2023 Regional Outlooks
PGIM Real Estate presents a diverse set of short-term investment views for the U.S., Europe and Asia Pacific via three annotated regional chart packs.
This webinar examines the ongoing divergence between the two nations and the potential headwinds. We also dive deeper into opportunities that may be available to institutional investors in the current environment across the globe, including in energy, EVs, and various debt markets.
The indefatigable US economy continued to plow ahead in the third quarter, defying ongoing calls for a slowdown. A surprisingly robust monthly jobs report to close out the quarter only served to emphasize the resiliency of the economy in the face of higher rates, further muddling the outlook for future policy decisions by the Federal Reserve.
At the same time, investors are also grappling with threats of a US federal government shutdown, strikes at several US auto makers, tensions with China and, most recently, a burgeoning war in the Middle East. With so much uncertainty, investors need to maintain a long-term vision for their portfolio and capture new opportunities as they reveal themselves. PGIM brings the following perspectives from its affiliates to examine both opportunities and challenges present across asset classes.
Our view has shifted to a more balanced one, as the incoming hard economic data in the US lessens the possibility of a near-term recession occurring. The third quarter also likely marked the trough in the earnings cycle as growth expectations for future quarters turn positive and move past the negativity of Q2. However, we are cognizant that the high valuations of US equities already price in an optimistic scenario, so it’s difficult to see much further upside. While sector composition often explains much of the difference in valuation between the US and the rest of the world, US stocks are expensive even after accounting for composition effects. Within equities, we prefer US and Japan over Europe, as Europe will likely experience more challenges in its fight with stagflation. On a cross-asset basis, the equity risk premium of the S&P 500 has recently dipped below the risk premium for high-yield bonds, making the former relatively less attractive on valuations.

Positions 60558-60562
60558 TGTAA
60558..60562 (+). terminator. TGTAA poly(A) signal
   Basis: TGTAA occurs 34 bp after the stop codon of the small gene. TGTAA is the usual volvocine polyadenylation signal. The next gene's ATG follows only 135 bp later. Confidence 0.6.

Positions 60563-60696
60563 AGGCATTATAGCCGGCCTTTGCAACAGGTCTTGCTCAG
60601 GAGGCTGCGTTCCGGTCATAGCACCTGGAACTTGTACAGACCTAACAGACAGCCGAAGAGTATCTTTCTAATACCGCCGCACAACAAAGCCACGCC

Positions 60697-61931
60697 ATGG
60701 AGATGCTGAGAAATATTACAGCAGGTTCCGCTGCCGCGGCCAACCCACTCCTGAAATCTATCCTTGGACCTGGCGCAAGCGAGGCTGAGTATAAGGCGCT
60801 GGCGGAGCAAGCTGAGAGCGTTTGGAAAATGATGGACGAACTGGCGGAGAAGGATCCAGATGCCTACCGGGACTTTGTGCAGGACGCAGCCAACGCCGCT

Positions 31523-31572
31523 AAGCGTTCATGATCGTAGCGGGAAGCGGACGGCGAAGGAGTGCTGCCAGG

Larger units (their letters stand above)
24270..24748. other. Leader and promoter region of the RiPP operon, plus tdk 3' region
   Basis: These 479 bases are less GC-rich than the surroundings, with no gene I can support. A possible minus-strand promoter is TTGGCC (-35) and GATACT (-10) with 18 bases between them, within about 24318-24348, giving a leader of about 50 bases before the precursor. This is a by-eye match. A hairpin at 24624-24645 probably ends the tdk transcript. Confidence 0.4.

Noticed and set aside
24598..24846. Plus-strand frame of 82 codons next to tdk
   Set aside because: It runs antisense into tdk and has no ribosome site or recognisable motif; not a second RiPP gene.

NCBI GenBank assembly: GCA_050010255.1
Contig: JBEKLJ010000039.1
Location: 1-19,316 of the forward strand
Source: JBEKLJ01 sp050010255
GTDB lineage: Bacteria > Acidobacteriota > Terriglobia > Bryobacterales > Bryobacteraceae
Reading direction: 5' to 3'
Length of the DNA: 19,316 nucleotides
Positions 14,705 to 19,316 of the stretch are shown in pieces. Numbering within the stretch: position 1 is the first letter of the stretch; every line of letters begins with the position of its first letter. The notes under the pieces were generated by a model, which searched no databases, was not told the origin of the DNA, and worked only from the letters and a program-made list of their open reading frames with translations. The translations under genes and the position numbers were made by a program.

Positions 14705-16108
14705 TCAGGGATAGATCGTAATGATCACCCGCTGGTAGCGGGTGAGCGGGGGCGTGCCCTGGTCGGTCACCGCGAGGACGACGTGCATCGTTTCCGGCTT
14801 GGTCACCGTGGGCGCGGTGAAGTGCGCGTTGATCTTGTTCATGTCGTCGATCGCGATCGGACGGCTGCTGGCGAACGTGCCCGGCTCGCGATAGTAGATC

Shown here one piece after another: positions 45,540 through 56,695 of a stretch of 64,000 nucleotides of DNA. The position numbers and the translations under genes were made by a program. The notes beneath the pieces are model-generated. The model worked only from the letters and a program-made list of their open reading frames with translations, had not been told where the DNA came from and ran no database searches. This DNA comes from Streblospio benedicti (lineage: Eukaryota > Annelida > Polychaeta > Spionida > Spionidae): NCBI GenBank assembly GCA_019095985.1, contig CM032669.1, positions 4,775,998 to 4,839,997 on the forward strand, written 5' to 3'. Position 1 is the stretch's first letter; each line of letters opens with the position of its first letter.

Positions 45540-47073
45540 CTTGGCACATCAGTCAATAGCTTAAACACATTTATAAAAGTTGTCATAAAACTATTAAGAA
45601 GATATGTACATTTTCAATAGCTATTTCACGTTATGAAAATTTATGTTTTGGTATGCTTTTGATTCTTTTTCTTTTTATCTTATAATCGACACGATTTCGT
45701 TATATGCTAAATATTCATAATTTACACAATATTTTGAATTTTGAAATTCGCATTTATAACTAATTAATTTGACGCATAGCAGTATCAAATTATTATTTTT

Sentiment in the near term is clouded by uncertainties due to—but not limited to—repeated threats of a government shutdown, auto strikes, the restart of student loan repayments, and the lagged effect on financing costs and spending intentions from interest rates that are at 15-year highs. These impediments will likely weigh on economic growth into year-end and deepen the deceleration that we have been anticipating since the year began. US consumers, with less robust prospects overall, are beginning to show stress—primarily at lower income levels. Overall, a healthy employment backdrop and residential real estate strength, which bolsters net worth, are variables that point to a moderate slowdown. As it relates to consumer-oriented companies, we believe those that remain tightly focused on leading brands, retailers, and service providers are best positioned to take wallet share and grow revenues and profits on a multi-year basis. Longer term we believe the market overall will continue to favor companies with asset-light business models, high incremental gross profit margins, subscription model revenue streams, disruptive products, large total addressable markets, and faster organic growth with long runways of opportunity.
Replay coming soon